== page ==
Land Rover Discovery
The new Disco dances better in the Bush than looks might suggest
Ihave to kick this one off with a disclaimer. I’m probably not the best person to review the recently launched Land Rover Discovery. Why? Because I’m an old Land Rover nut. Yes, I’m one of those annoying people who still haven’t stopped whining about the demise of the Defender.
For people like me, the Land Rover badge is steeped in Camel Trophy images of Defenders and Discoveries fording insanely deep jungle rivers. Or trailing a dust plume into the savannah sky. An evocative slab-sided bush truck that’s all bars and brush wires.
The problem with this romantic notion is just that. It’s all romance and little substance. And it does neglect to recall sometimes troubling reliability issues and somewhat questionable ergonomics. But really, I probably just read too many Wilbur Smith novels when I was a kid.
So it was somewhat of a challenge to push all of this aside when climbing behind the wheel of this gleaming black Disco and see it for what it really is. Tata’s buyout of Jaguar Land Rover nearly a decade ago has seen much-needed investment in product development – something that has been gathering pace ever since.
And it’s hard to argue against that! So, maybe to appease jaded old luddites like me, the Disco is covered in little styling cues that reflect Land Rover’s formidable off-road heritage. The steering wheel centre, for example, emulates the shape of the old Defender’s dashboard.
The mirror-mounted downlights not only prevent you from alighting into a fresh cow pat or onto a sleeping taipan, they also project little Land Rover logos onto the ground. Which kinda makes it all feel pretty special for an LR fanboy like me.
The new Disco comes with plenty of surprises. For a start, it’s powered by what seems like a tiny 2-litre, 4-cylinder turbo-diesel from JLR’s Ingenium engine family. This is the mid-range engine option. The entry-level TD4 makes 132kW (165hp)/430Nm while the top-spec 3-litre V6 makes 190kW (255hp) and 600Nm. The TD4 is also available as a 2-wheel drive.
What the SD4 engine lacks in stature it makes up for in grunt, 177kW (237hp) at 4000rpm and 500Nm at 1500rpm. Behind that sits an 8-speed dual- clutch automated transmission. The downsized power plant is also reported to be frugal with a claimed thirst of just 6.2L/ 100km. Not too shabby for a truck that tips the scales at 2184kg at the kerb. The Discovery SD4 is also rated to tow a braked load of 3500kg, though TD4 models are rated at 3000kg.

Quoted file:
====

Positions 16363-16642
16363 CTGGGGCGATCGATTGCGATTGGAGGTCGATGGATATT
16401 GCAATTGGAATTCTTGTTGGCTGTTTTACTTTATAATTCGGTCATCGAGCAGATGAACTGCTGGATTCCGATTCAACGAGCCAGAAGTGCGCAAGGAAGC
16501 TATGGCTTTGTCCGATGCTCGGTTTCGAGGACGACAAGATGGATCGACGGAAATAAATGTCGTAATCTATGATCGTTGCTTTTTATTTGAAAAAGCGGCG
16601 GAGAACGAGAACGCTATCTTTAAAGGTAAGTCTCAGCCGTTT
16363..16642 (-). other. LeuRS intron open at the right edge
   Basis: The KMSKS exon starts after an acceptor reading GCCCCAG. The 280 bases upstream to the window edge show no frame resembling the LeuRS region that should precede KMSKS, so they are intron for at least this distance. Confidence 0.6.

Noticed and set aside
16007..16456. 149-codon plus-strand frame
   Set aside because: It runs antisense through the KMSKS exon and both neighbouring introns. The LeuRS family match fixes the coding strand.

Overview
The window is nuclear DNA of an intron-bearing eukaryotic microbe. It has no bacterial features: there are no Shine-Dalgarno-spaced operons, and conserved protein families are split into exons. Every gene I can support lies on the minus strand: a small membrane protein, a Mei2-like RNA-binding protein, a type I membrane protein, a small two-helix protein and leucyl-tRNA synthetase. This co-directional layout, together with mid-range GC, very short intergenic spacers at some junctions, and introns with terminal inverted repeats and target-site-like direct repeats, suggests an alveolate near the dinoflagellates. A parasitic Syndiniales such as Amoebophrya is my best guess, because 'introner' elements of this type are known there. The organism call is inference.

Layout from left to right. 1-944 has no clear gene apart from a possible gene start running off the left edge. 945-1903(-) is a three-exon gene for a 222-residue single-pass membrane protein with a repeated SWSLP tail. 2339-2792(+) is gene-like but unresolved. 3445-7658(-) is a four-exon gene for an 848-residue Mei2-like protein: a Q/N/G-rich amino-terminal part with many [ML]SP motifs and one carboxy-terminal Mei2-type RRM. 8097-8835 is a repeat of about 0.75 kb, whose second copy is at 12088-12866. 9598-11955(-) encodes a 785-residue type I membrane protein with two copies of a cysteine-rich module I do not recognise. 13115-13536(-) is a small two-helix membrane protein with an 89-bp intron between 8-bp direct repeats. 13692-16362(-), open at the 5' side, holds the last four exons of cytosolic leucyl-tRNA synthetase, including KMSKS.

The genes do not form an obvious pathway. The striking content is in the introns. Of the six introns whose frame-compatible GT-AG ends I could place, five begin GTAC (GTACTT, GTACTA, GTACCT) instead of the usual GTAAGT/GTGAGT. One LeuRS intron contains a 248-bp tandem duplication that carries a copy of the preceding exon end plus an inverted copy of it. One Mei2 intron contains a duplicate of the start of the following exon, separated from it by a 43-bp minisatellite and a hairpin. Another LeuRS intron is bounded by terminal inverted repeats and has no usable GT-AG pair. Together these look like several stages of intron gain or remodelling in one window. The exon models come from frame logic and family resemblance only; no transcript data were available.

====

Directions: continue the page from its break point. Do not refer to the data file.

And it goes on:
What I wanted to know when grabbing the keys to the SD4 HSE was whether it was now a soft-roading SUV with a Landy badge or whether it had the ability to back up its badge credibility. This HSE has been optioned up with some extra fruit, including 20-inch spoked alloy wheels, 16-way adjustable leather seats, a sunroof, DAB audio and seating for seven.
“The Disco is covered in little styling cues that reflect Land Rover’s formidable off-road heritage”
Standard features include wood finish on the dash, a dual-range 4x4 system with air-suspension and a touchscreen multimedia system with navigation. Three-zone climate control, auto levelling and washer- equipped LED headlights are also standard equipment. Notably for those that leave the city behind, the Discovery also gets a full- sized spare wheel.
Ticking all those option boxes means that this shiny black fourby will set you back $118,275.00 before on roads. Without options, the SD4 will cost you $ 96,950.
All of which places the Disco firmly in high-spec 200 Series LandCruiser territory. Is that a fair comparison?
I wanted to know how the smooth-styled Landy coped away from the city lights and shopping centres, a fair call for a vehicle with heritage steeped in off-road credibility.